A Short Introduction to Project Management
- University of Birmingham
- Date first submitted:
- 16 Nov 2009
- Date last modified:
- 21 Oct 2010
- Relationship to RDF:
- Domain A: Knowledge and intellectual abilities
- Domain B: Personal effectiveness
- Domain C: Research governance and organisation
- Research management
- Domain D: Engagement, influence and impact
- Researcher-led activities
- Research project skills
- Academic practice
- Researcher development strategy/management
- Career development
- Postgraduate researchers
- Doctoral researchers
- Research masters
Impact Level 2: Learning
Improved project managment knowledge
Rationale, aims and outcomes
What is the rationale for doing this?
How does it fit with institutional strategy?
What are the main features of the provision?
What are the aims and expected outcomes?
Good project management skills are invaluable as they enable postgraduate researchers to produce theses and research projects to deadlines, as well as gain skills in managing risks and stakeholder relationships that can be applied in a range of situations both in and outside academia. A short course was proposed to address the oversubscription of the Graduate School’s day long Project Management workshops. Postgraduate researchers are notoriously time poor so the course was also made shorter to enable as many people as possible to attend the sessions.
The session covers:
1. The definition of a Project
2. The benefits of using Project Management techniques
3. Key terms
4. The role stakeholders play in project management
5. Risks and how to manage them
6. The project lifecycle and how to close the project
7. An introduction to project management tools
8. Where to go to find out more
The training takes the form of a two and a half hour session which is highly interactive. It includes a lot of group work to get attendees used to the practice of working together as a project team, and analysing their own projects. The focus is on applying project management techniques to research projects and producing the thesis. The course ran in the 2009-2010 academic year, in conjunction with courses on using project management software.
The session aims to introduce participants to the principles of good project management and how they can be applied to research projects in particular. The outcomes include participants being better able to organise and plan their research and learning techniques to monitor and control risks.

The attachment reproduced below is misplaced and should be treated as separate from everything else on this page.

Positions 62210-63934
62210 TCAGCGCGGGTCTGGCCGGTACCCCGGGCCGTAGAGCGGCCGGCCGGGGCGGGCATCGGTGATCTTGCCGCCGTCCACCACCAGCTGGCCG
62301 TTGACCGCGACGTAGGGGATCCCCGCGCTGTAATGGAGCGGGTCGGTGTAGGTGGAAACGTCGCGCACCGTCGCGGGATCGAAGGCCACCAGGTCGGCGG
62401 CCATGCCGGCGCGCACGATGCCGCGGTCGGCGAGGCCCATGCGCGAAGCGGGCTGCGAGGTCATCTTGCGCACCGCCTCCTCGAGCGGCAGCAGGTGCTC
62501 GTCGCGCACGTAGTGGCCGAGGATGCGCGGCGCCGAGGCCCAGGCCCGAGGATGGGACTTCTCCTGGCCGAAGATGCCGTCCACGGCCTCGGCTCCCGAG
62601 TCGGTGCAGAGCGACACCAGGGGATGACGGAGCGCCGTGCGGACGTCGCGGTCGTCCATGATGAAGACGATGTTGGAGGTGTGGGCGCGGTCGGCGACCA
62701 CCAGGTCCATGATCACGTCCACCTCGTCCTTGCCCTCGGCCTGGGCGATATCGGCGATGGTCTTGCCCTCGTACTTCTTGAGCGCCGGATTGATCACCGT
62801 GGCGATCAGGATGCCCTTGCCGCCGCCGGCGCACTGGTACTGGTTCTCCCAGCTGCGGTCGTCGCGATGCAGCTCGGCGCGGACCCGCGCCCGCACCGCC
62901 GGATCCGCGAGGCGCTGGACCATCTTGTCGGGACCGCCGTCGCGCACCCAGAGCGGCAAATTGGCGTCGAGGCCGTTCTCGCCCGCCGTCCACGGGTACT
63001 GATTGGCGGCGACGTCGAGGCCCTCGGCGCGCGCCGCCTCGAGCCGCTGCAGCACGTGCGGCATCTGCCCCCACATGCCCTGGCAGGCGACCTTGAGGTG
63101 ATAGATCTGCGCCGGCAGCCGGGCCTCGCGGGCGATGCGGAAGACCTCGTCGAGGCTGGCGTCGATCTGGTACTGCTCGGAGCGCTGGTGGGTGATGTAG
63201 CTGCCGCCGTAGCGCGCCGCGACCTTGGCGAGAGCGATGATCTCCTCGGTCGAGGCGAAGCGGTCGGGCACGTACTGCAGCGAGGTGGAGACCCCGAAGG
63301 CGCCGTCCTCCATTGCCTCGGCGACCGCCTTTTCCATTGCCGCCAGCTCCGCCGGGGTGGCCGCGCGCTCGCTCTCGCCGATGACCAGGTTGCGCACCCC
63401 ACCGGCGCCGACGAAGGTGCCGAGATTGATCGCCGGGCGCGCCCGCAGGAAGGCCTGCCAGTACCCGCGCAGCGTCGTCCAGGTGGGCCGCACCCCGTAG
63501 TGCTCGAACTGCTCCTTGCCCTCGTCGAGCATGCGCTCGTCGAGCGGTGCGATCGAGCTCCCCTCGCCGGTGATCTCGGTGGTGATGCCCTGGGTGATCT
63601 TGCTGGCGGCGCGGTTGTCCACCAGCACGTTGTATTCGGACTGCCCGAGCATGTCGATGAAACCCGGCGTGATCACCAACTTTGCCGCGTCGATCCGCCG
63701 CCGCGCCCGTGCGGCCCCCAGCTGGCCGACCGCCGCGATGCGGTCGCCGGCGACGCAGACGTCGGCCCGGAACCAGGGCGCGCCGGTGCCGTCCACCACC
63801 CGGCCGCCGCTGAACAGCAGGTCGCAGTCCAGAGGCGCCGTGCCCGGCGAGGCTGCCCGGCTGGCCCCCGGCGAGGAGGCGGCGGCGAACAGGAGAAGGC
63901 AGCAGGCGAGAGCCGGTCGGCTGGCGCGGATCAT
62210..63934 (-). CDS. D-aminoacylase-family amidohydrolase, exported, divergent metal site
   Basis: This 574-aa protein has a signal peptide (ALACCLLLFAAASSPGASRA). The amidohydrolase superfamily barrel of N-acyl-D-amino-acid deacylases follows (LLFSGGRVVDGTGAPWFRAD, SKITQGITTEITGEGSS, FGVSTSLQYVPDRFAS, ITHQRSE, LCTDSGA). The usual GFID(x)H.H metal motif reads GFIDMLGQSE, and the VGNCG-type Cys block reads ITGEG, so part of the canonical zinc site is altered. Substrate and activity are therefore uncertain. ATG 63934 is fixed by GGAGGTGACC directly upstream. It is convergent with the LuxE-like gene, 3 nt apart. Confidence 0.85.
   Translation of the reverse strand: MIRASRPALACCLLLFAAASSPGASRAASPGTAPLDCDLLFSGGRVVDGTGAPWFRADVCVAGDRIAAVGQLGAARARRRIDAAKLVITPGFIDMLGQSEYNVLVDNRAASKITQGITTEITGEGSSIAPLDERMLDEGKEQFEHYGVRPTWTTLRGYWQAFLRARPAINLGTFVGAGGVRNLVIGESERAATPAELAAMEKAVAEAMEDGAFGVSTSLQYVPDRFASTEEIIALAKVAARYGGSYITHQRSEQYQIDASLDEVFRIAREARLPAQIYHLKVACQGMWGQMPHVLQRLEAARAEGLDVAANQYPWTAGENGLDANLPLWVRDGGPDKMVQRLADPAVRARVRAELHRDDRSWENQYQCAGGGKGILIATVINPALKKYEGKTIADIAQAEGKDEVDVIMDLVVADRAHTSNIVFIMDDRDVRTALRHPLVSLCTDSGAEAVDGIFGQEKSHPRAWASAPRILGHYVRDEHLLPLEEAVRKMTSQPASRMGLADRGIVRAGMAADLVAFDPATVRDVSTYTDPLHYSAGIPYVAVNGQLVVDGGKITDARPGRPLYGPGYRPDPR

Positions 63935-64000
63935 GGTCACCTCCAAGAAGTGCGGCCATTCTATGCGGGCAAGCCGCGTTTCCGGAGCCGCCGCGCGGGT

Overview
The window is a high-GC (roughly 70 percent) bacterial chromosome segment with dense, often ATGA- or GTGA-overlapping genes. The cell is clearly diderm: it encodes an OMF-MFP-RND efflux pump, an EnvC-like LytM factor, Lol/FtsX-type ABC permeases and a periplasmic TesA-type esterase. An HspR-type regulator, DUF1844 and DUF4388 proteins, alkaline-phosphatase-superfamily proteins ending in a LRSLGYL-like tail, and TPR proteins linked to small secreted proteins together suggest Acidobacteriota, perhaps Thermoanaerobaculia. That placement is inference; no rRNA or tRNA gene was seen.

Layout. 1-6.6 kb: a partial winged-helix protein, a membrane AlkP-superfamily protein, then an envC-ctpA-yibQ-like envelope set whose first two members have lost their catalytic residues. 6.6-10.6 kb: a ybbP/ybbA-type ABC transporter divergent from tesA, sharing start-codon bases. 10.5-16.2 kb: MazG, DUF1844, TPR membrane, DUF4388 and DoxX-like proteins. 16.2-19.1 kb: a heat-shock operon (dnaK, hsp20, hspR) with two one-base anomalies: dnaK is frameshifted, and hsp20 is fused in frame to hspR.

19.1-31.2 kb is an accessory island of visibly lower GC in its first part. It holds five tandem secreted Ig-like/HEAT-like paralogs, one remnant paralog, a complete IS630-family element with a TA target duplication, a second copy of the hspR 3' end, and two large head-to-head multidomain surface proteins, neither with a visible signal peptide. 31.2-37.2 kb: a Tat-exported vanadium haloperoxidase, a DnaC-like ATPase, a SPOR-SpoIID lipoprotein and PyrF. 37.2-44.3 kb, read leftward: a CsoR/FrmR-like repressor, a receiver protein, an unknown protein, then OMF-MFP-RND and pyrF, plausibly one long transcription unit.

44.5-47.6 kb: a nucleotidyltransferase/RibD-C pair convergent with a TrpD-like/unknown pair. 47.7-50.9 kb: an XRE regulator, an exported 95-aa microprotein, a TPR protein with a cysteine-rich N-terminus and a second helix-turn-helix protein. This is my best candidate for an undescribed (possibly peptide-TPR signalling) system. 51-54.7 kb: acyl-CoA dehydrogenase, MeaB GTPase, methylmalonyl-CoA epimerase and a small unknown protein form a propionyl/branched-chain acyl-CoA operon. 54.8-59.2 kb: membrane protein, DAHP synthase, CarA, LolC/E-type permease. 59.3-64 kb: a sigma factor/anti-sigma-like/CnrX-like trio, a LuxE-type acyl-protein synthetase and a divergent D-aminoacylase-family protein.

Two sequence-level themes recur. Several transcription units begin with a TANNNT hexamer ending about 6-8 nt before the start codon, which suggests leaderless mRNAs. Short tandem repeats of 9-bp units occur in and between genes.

Are there any pre-requisites for engagement, e.g. levels of skill, years of experience, essential pre-activities?
How many participate in each 'activity'?
There are no prerequisites for this activity other than being a postgraduate researcher. It is intended as an entry-level course.
Evaluation: benefits, challenges and next steps
How do you monitor effectiveness?
Who do you seek feedback from?
Do you have benchmarks?
The course serves as an introduction to project management and can be built on in following years. By attending the course at the beginning of their research degree, postgraduate researchers are developing skills that can benefit them throughout their degree, specifically skills in planning and monitoring their own work, which can help to combat procrastination and frustration. It also allows postgraduate researchers from different Schools and Colleges to meet and network, as well as developing a range of transferable skills that can be drawn on in a range of careers, thus increasing postgraduate employability.
The main challenge has been course take-up. Despite the recognition by supervisors of the crucial role of project management training, it was the Graduate School's least attended course in 2009-10 and also had a high drop out rate. We have therefore set up a project management working group to look at the ways project management training is delivered.
The future of project management training depends upon the findings of the working group which meets in the autumn of 2010. Once the group has met, project management provision will be re-assessed and changes made, with a view to project management training being extended again later in the year.